Traumatic Fat Necrosis Complicated with a High Platelet Count and Anaemia in a Nigerian Neonate

Victor Idowu Joel-Medewase, Risikat Opeyemi Qlaiya, Olubukola Oluwayemisi Olusola-Adokayo, Waheed Akanni Oluogun
2019 Journal of Clinical and Diagnostic Research  
A 26-day-old female baby, at the infant welfare clinic, reported with complaints of an insidious but progressive swelling of both cheeks noticed 5 days before presentation. The swellings had increased slowly and progressively from the size of a bean seed (about 0.5 cm) to almost double this size over five days. The swellings were not painful and the one on the left cheek was bigger in comparison to that on right. No redness was noticed around the swellings. The baby was well and fed well. She
more » ... s neither febrile nor irritable. The mother was worried because the swellings had not resolved in 5 days [Table/ Fig-1 ]. On further assessment, baby had features suggestive of hypoxic ischaemic encephalopathy (stage 2). This was managed according to hospital protocol. Baby had features suggestive of neonatal sepsis hence septic screen was done and started on intravenous Cefotaxime and Gentamycin. The results of the investigations done on day three are shown in [Table/ Fig-2 ]. Platelet count was normal. The blood culture was negative after incubation for 72 hours. The electrolytes and urinalysis investigations, done during hospitalisation, were also normal. The baby was discharged to the neonatal clinic for follow up after 11 days of Hospital stay, following resolution of signs of perinatal asphyxia and neonatal sepsis. There was no sign of haemorrhage or thrombosis during stay of following discharge. However, the mother brought the baby back with complaints of localised facial swelling at age 26 days. Examination of the baby at 26 days of life revealed a well looking baby except for the nodular swellings on the malar area of the cheek and upper central portion of the trunk, posteriorly. A non-tender nodular mobile mass over both malar areas of the cheeks and a similar indurated mobile mass on the upper half of the posterior trunk were detected [Table /Fig-3 ]. Victor idowu Joel-MedewaSe 1 , riSikat oPeyeMi Qlaiya 2 , olubukola oluwayeMiSi oluSola-adokayo 3 , waheed akanni oluogun 4 ABSTRACT Traumatic fat necrosis is a rare, temporary and self-limiting condition. It is believed to be caused by panniculitis, or inflammatory change in fat tissues following trauma, cold or ischaemic insult. We report the case of a baby who presented with firm nodular bean seed sized swellings on both sides of the cheek and back, noticed 26 days after a difficult vaginal delivery. A platelet count of 461,000 cell/mm 3 was recorded in the patient. The traumatic and haematological aberrations resolved spontaneously, after few weeks. We report the case to increase the awareness of health providers on the occurrence of such complications and to emphasise the need to promptly detect and manage them. [Table/ Fig-1] : Showing raised indurated traumatic fat necrosis lesion on the right cheek.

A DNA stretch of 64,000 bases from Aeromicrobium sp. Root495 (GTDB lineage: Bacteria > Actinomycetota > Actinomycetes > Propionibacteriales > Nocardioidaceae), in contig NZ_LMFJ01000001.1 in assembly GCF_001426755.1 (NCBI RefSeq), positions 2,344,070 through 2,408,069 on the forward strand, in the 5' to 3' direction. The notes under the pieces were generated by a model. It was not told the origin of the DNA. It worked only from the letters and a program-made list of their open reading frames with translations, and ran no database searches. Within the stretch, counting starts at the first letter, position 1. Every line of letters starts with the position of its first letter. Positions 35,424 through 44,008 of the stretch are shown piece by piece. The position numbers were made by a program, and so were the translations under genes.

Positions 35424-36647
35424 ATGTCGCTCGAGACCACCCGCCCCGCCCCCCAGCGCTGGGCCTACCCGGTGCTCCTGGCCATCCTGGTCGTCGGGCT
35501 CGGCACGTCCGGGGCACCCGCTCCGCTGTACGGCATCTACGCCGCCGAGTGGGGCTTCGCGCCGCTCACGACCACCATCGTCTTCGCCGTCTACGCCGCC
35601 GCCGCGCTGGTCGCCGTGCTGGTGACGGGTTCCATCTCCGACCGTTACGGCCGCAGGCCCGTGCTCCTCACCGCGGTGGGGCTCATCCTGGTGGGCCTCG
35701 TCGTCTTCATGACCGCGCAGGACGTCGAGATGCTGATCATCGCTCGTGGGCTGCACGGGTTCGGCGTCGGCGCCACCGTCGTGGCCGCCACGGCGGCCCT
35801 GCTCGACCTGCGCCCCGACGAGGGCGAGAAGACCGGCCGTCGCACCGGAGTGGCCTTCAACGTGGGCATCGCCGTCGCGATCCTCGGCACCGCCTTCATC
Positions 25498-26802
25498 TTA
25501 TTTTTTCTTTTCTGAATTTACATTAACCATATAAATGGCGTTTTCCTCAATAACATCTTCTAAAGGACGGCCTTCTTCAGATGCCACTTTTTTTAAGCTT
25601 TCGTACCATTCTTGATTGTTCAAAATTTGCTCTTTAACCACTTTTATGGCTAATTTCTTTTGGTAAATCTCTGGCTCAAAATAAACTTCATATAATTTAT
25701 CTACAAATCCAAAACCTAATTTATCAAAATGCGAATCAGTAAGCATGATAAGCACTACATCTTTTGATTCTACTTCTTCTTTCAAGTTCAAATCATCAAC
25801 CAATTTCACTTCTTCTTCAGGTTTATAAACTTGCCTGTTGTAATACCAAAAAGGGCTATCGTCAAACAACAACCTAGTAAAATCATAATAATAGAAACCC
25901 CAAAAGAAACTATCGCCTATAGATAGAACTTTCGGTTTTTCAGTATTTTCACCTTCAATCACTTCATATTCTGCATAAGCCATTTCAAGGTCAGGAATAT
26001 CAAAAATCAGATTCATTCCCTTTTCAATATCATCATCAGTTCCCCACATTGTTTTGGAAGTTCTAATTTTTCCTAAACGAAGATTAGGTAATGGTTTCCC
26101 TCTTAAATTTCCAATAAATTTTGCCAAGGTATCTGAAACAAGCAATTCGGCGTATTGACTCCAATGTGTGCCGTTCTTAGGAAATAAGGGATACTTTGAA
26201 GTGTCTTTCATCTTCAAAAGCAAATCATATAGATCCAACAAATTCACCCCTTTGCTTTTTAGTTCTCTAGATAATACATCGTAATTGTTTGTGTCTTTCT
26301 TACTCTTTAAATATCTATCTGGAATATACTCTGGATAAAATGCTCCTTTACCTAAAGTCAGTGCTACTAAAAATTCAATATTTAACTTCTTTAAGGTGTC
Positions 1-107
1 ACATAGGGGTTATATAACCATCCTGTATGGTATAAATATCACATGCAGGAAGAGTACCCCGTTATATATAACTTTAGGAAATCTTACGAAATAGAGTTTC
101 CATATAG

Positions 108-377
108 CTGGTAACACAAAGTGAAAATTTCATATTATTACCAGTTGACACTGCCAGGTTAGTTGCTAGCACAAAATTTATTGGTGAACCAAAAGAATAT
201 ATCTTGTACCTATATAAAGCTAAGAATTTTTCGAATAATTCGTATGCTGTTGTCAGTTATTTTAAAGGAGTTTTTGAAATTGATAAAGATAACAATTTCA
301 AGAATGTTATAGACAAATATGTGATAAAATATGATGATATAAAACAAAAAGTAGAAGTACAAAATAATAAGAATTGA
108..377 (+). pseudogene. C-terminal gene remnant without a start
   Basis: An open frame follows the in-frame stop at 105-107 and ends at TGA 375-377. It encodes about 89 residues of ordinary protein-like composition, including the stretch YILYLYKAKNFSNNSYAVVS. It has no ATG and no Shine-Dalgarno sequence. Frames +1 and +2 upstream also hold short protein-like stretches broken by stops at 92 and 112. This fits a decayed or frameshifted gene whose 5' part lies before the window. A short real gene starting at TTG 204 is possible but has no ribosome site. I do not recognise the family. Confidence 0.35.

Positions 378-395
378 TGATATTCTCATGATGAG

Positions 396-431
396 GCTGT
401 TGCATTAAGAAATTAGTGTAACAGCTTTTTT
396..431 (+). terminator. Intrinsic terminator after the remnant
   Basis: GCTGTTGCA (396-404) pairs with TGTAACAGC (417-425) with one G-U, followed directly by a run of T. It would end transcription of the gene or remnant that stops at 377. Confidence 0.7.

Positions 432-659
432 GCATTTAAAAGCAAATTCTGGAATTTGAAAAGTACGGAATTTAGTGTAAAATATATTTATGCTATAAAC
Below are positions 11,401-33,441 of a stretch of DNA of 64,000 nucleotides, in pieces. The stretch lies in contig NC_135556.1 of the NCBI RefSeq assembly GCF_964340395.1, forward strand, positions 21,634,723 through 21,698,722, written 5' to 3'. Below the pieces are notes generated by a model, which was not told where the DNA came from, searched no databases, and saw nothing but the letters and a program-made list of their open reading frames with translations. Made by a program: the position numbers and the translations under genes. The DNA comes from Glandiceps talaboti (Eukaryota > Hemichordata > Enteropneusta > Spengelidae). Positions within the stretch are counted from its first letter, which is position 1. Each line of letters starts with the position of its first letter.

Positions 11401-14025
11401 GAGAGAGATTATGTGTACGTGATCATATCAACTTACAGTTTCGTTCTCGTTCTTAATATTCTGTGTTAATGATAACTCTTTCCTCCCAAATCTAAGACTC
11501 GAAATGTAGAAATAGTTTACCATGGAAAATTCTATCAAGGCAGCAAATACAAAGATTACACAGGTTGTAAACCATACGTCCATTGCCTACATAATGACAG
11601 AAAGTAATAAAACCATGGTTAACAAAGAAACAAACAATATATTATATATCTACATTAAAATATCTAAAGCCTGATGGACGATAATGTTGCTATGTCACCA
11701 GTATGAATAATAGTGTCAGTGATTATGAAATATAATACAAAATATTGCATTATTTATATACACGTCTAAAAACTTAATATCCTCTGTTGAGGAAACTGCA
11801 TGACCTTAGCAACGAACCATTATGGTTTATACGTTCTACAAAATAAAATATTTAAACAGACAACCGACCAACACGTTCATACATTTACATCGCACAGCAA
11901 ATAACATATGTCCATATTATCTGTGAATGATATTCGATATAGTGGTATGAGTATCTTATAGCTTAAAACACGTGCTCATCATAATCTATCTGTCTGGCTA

doi:10.7860/jcdr/2019/39892.12845 fatcat:cauh72u7xbbhdglzj7ziuyobi4